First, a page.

So I pointed this out to her, showed her the numbers, and she responded with something like “yeah, that sounds about right.”

I called her out on her bullshit, reminding her she had told everyone who would listen we needed to leave KU because we were getting screwed yet her books remained in KU while the rest of us bailed at her insistence. Her response? It’s a personal decision. Everyone will have to decide for themselves if they want to stay in the program. She basically laughed it off and blamed us for leaving the program.

That was not the first time I had an author basically shit on me, and it wouldn’t be the last time either.

The bookstuffers, #TiffanyGate, #CockyGate, these are all examples of authors who blatantly break the rules and rub everyone’s noses in it. But it’s not just these types of authors you have to watch out for. There are still hundreds of them who will undermine your courage, step on you, lie to you, bully you, stab you in the back, sabotage you, start rumors, start up drama, go on witch hunts, twist your words – basically do anything they can think of to keep you from taking away what marginal bit of success they are experiencing. Whether it’s giving out bad advice, purposely sabotaging your career, or just not bothering to help out when you need it after you have done so much to help them succeed, there will always be authors who are more than willing to stomp all over you as they try to claw their way to the top.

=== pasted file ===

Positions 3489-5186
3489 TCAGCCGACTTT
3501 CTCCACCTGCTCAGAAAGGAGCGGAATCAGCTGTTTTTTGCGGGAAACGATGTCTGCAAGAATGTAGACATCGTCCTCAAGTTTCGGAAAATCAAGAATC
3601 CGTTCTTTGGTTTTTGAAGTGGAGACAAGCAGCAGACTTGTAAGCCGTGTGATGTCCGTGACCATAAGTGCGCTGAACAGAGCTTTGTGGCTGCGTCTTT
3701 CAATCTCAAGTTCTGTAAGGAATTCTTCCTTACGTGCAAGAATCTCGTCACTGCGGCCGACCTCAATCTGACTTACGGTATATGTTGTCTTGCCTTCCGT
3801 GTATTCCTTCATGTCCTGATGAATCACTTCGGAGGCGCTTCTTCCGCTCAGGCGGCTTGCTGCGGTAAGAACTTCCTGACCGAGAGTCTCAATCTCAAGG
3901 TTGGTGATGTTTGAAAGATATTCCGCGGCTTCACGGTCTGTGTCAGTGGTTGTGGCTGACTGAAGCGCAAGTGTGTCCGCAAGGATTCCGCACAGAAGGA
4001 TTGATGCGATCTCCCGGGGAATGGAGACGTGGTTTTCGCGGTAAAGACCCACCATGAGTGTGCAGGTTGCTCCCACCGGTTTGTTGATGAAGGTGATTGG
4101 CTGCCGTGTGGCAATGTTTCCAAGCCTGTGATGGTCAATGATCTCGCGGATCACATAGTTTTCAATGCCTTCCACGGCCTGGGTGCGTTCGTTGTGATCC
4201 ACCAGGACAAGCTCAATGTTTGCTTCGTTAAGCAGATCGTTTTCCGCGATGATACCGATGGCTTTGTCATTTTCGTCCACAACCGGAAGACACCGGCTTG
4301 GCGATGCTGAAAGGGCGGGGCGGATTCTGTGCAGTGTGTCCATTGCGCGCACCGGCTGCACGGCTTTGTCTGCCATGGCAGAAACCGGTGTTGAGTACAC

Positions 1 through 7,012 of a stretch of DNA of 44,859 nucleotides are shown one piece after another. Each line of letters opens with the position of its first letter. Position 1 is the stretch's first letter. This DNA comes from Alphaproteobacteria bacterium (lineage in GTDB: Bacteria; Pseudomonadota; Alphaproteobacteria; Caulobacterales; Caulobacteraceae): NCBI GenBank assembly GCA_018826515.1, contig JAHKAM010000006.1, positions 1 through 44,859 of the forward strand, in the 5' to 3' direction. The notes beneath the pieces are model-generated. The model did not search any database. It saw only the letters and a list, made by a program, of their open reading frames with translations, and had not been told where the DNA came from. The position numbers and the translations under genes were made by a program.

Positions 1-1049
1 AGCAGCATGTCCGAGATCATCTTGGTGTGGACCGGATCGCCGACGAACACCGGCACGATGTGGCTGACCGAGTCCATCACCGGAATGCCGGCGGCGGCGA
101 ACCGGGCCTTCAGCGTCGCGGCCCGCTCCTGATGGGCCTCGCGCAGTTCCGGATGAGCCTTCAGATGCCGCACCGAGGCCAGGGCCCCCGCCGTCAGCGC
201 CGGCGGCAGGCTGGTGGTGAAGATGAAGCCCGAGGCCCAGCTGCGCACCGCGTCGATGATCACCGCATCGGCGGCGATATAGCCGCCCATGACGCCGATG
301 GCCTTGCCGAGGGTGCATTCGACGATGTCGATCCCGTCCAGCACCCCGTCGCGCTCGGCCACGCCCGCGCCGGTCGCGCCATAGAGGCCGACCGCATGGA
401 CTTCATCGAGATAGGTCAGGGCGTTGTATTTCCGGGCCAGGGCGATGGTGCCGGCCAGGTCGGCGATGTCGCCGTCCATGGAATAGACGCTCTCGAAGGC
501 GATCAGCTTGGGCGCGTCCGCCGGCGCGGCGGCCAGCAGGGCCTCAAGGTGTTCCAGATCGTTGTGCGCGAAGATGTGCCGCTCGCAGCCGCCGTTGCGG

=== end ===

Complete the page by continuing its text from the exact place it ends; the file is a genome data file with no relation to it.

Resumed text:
And this type of backstabbing and sabotage isn’t just in the book selling market place. It’s permeated every tiny little nook and cranny in the indie publishing industry like a foul stench.

About three years ago I was trying to get a book signing event together in my birth town. People were interested – until someone decided to tag the author who had just had a book signing in that same large metropolitan area. The end result? She told me, and I quote “…you are trying to recreate it because you weren’t there.” I was basically told I was just “jealous” because I had not been invited to her event and how dare I try to put together a signing in my own state, in my own birth town. Because obviously just because there was more than enough authors to go around, I apparently didn’t get the memo that she had the monopoly on book signings in my state.